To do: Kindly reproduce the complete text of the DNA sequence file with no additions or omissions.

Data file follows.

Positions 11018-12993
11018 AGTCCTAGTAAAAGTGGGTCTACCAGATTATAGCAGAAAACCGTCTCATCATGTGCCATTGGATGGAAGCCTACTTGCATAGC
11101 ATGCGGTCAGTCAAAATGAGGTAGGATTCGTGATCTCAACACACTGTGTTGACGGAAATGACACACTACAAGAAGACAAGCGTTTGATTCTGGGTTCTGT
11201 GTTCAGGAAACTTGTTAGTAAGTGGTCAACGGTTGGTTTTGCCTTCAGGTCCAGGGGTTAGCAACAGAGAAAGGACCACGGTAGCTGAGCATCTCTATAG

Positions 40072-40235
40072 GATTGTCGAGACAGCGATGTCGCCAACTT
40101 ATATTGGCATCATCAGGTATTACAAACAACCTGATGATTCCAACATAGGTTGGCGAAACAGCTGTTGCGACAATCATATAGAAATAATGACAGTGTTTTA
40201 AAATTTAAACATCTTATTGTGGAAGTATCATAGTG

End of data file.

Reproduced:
Positions 11018-12993
11018 AGTCCTAGTAAAAGTGGGTCTACCAGATTATAGCAGAAAACCGTCTCATCATGTGCCATTGGATGGAAGCCTACTTGCATAGC
11101 ATGCGGTCAGTCAAAATGAGGTAGGATTCGTGATCTCAACACACTGTGTTGACGGAAATGACACACTACAAGAAGACAAGCGTTTGATTCTGGGTTCTGT
11201 GTTCAGGAAACTTGTTAGTAAGTGGTCAACGGTTGGTTTTGCCTTCAGGTCCAGGGGTTAGCAACAGAGAAAGGACCACGGTAGCTGAGCATCTCTATAG

Positions 40072-40235
40072 GATTGTCGAGACAGCGATGTCGCCAACTT
40101 ATATTGGCATCATCAGGTATTACAAACAACCTGATGATTCCAACATAGGTTGGCGAAACAGCTGTTGCGACAATCATATAGAAATAATGACAGTGTTTTA
40201 AAATTTAAACATCTTATTGTGGAAGTATCATAGTG